2. It is very important to look if over time the person can demonstrate that she got better at doing whatever she does — AKA — do she do her “personal upgrade”.

Structuring the team

Now that you already know that flying hours and the personal upgrade are very important — and also — why, let’s start to look on how to use them while building our teams.

First, I would like to remember that the model for building teams that I recommend and use for many years now is the one that Marty Cagan calls empowered product teams. I have talked about that model in the first article from this series — on building teams powered by technology — and if you are not familiar with it I would deeply recommend that you take a look at it first.

First of all, I would like to present some structures and proportions — besides the empowered product teams model mentioned before — that I find important and use in my model for building teams.

The first structure I would like to talk about is the engineering leadership team. Essential to make the engineering team work smoothly and efficiently, this structure is where the direct report lines lie within engineering and it is orthogonal to the multifunctional teams — or empowered product teams.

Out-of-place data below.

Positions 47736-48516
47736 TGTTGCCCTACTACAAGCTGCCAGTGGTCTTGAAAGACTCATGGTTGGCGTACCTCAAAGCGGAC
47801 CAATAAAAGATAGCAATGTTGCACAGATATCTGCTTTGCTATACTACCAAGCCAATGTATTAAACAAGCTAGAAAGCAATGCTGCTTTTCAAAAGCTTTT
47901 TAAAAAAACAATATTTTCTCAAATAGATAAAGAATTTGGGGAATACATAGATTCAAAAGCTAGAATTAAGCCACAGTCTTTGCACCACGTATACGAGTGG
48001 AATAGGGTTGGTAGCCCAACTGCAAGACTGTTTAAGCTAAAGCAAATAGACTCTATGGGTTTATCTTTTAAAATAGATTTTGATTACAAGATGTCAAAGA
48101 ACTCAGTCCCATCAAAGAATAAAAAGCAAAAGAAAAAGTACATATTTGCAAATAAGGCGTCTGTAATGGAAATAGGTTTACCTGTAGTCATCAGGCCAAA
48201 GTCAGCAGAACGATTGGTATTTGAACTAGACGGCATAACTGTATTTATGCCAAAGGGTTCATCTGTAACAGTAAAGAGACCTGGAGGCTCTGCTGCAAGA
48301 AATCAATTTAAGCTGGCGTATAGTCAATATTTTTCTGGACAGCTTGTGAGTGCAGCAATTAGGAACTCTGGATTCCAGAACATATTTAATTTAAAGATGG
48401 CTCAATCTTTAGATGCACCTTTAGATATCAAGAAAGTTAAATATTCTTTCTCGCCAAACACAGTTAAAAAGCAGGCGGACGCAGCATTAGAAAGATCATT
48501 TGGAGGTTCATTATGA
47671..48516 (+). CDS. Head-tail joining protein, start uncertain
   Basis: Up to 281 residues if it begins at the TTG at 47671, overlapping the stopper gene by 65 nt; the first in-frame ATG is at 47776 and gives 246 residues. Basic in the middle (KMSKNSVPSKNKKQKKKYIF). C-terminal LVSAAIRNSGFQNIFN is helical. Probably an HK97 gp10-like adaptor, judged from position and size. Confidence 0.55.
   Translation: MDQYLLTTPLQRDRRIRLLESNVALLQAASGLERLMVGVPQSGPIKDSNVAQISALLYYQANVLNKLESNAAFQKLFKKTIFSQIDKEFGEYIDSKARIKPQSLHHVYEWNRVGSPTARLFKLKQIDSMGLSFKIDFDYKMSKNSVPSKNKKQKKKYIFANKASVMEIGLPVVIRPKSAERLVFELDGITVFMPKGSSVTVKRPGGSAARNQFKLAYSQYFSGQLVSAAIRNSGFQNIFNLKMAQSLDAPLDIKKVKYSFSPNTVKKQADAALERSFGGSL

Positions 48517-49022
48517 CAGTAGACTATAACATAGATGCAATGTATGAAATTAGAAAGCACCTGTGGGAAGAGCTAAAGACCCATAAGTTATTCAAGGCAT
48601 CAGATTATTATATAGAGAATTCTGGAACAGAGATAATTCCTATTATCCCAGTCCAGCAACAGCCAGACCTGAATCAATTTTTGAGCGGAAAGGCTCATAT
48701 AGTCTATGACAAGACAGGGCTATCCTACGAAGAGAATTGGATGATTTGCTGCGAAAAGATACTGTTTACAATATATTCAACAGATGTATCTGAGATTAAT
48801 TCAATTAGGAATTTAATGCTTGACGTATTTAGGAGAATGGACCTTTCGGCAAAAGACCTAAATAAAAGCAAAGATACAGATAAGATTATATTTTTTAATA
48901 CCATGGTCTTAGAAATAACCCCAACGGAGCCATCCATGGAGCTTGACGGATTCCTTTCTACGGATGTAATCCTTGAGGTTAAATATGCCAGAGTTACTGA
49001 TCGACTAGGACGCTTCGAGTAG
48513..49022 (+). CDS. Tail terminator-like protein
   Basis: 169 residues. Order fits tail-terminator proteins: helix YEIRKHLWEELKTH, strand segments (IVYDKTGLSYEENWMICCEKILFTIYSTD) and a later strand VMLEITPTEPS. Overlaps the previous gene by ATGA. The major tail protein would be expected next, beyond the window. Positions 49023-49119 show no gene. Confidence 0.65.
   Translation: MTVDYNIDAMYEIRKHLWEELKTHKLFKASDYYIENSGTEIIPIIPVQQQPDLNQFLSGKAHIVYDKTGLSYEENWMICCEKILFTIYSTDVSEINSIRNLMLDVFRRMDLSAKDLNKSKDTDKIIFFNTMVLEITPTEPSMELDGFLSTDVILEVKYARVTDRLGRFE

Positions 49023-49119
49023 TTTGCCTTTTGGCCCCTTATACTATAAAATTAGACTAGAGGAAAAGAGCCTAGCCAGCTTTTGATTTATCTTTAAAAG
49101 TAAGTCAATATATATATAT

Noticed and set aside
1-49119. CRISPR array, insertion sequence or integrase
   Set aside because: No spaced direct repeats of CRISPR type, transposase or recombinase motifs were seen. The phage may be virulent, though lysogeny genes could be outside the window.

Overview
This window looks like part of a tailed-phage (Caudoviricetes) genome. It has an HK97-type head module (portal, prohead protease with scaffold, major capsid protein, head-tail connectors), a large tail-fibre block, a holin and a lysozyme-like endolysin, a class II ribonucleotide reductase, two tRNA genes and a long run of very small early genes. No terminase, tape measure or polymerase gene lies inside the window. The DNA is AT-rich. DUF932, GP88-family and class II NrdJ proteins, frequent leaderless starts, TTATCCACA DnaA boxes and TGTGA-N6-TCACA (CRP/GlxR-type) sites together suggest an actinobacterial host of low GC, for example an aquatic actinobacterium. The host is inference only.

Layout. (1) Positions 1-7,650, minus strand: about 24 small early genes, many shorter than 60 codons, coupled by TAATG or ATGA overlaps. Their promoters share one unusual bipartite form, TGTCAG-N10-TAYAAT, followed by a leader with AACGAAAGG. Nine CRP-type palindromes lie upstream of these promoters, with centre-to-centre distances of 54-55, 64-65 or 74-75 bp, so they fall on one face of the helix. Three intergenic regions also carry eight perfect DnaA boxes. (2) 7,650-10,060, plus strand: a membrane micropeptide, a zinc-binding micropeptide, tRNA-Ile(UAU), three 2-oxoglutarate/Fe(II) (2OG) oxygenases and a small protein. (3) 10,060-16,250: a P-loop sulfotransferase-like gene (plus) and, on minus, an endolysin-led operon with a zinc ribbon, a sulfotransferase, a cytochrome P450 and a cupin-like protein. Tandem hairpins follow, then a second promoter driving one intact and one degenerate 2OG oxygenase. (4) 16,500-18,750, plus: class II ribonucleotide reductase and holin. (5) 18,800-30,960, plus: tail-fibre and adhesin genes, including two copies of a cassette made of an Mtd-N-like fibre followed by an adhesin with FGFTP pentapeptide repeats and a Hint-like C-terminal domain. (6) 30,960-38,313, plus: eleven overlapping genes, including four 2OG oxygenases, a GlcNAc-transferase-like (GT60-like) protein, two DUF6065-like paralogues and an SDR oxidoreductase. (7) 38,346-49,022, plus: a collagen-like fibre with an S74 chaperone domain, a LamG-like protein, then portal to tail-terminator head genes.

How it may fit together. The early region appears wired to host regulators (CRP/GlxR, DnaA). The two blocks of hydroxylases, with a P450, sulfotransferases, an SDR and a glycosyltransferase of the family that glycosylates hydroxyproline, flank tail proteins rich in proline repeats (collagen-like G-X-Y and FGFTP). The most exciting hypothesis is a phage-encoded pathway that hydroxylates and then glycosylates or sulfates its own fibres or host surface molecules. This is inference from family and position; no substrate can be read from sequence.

The proportion I like to use between people managers and individual contributors is one to eight — at most — depending on the leader’s maturity, the level she is in the hierarchy and the maturity of the individual contributors under her responsibility. Hence, the leader can give quality time to her people.

The idea here is not to get too deep on the role of an engineering leader — an excellent source for that is the site rework from google and its oxygen project. The important for this article is remembering that this layer is fundamental as an enabler to create the environment where we are always recruiting the talent we need and training our team — so, it is always doing its “personal upgrade”. In other words, this layer is the one that is responsible for keeping the team balanced in terms of experience.